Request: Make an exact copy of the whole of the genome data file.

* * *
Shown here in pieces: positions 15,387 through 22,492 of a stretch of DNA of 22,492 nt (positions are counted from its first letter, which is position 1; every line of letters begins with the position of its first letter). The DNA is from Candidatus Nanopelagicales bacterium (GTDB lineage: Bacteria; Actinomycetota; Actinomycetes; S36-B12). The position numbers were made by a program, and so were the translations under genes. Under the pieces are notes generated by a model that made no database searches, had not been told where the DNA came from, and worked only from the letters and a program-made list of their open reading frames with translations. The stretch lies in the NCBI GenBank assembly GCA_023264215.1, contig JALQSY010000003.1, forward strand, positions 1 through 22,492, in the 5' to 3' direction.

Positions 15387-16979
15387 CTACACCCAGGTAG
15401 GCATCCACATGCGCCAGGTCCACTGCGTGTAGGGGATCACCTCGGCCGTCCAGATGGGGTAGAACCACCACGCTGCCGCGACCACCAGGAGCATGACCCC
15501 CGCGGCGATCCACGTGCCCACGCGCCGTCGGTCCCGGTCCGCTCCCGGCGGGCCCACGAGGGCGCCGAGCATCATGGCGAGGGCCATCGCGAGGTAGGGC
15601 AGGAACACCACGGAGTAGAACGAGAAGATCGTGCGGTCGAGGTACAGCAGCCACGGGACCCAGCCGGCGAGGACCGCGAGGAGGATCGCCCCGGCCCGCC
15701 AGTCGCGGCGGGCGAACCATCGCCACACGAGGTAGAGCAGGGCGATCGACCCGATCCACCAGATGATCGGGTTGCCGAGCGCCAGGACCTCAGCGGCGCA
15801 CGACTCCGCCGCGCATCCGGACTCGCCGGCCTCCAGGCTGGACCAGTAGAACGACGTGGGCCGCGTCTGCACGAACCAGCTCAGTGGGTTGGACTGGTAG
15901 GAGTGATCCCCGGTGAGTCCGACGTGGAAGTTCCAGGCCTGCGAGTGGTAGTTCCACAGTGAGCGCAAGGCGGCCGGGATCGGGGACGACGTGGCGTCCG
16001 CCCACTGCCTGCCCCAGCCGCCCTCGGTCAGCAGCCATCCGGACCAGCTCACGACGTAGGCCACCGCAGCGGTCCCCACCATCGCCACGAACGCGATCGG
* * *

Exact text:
Shown here in pieces: positions 15,387 through 22,492 of a stretch of DNA of 22,492 nt (positions are counted from its first letter, which is position 1; every line of letters begins with the position of its first letter). The DNA is from Candidatus Nanopelagicales bacterium (GTDB lineage: Bacteria; Actinomycetota; Actinomycetes; S36-B12). The position numbers were made by a program, and so were the translations under genes. Under the pieces are notes generated by a model that made no database searches, had not been told where the DNA came from, and worked only from the letters and a program-made list of their open reading frames with translations. The stretch lies in the NCBI GenBank assembly GCA_023264215.1, contig JALQSY010000003.1, forward strand, positions 1 through 22,492, in the 5' to 3' direction.

Positions 15387-16979
15387 CTACACCCAGGTAG
15401 GCATCCACATGCGCCAGGTCCACTGCGTGTAGGGGATCACCTCGGCCGTCCAGATGGGGTAGAACCACCACGCTGCCGCGACCACCAGGAGCATGACCCC
15501 CGCGGCGATCCACGTGCCCACGCGCCGTCGGTCCCGGTCCGCTCCCGGCGGGCCCACGAGGGCGCCGAGCATCATGGCGAGGGCCATCGCGAGGTAGGGC
15601 AGGAACACCACGGAGTAGAACGAGAAGATCGTGCGGTCGAGGTACAGCAGCCACGGGACCCAGCCGGCGAGGACCGCGAGGAGGATCGCCCCGGCCCGCC
15701 AGTCGCGGCGGGCGAACCATCGCCACACGAGGTAGAGCAGGGCGATCGACCCGATCCACCAGATGATCGGGTTGCCGAGCGCCAGGACCTCAGCGGCGCA
15801 CGACTCCGCCGCGCATCCGGACTCGCCGGCCTCCAGGCTGGACCAGTAGAACGACGTGGGCCGCGTCTGCACGAACCAGCTCAGTGGGTTGGACTGGTAG
15901 GAGTGATCCCCGGTGAGTCCGACGTGGAAGTTCCAGGCCTGCGAGTGGTAGTTCCACAGTGAGCGCAAGGCGGCCGGGATCGGGGACGACGTGGCGTCCG
16001 CCCACTGCCTGCCCCAGCCGCCCTCGGTCAGCAGCCATCCGGACCAGCTCACGACGTAGGCCACCGCAGCGGTCCCCACCATCGCCACGAACGCGATCGG